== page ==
Ever since a heart attack on New Year's Day in 1997 (44 years to the day of his idol Hank Williams'death) laid Townes Van Zandt in his grave, a steady stream of archival tapes continues to surface. Some reveal the Texas singer-songwriter was already among the walking dead, pickled from alcohol abuse and other unmentionables (see the doc Be Here to Love Me for the lurid escapades), while 1969's Live at Carnegie Hall found him downright frisky. Rear View Mirror stems from 1990, when Townes was re-addressing the often stilted studio performances of his best-known songs, stripping standards like “Lungs” and “Flyin'Shoes” back down to guitar and voice in front of a rapt audience. Guitarist Danny Rowland and fiddler Owen Cody back Van Zandt to varying effect. While Cody deftly emphasizes the harrowing phrases on "Tecumseh Valley," his sawing all but overshadows "Pancho & Lefty," burying both singer and song in the mix.
By John Morthland on 09.30.14 in Features
The man who invented modern Americana was also its biggest cut-up.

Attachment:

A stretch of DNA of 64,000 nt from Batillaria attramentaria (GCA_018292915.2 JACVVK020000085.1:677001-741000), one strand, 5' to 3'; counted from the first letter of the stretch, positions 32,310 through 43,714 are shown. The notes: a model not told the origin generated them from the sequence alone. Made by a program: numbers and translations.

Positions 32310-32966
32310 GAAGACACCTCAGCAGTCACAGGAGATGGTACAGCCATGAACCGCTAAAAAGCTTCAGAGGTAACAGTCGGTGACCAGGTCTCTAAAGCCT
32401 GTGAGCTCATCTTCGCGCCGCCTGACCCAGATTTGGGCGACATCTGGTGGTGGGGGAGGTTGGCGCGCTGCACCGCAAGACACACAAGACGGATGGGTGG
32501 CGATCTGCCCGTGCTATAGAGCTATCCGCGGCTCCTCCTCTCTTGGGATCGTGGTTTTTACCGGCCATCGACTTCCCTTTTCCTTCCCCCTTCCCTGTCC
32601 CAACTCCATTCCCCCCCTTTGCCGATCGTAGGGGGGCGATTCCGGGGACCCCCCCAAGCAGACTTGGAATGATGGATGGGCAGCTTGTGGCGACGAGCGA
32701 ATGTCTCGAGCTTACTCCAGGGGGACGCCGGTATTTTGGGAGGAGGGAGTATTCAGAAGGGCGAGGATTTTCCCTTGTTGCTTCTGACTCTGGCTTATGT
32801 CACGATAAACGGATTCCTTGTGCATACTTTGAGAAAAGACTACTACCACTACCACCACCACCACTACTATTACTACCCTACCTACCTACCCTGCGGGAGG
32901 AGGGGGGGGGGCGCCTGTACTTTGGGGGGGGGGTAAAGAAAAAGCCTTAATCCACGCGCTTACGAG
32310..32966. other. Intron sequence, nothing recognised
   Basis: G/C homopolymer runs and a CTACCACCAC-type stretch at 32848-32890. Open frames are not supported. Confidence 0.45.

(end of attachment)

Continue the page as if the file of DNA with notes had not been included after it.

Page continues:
By John Morthland on 04.22.11 in Reviews
So you know he's an Important Artist, and you even like some of what you've heard by him. Thus, you want a little bit of quality Van Zandt for yourself. But there's seemingly an infinite number of albums out...
By Michael Corcoran on 04.22.11 in Reviews
People forget this, of course, but Tuesday, September 11, 2001, was actually a big record release date. I was at home that morning working on a review of Poet: A Tribute to Townes Van Zandt, which would hit stores that d...
By Peter Blackstock on 01.01.05 in Spotlights
Arguably the most influential live albums in pop music history were a pair of country records — Johnny Cash's late-'60s couplet of concerts recorded at Folsom Prison and San Quentin. Though Cash had been a star sin...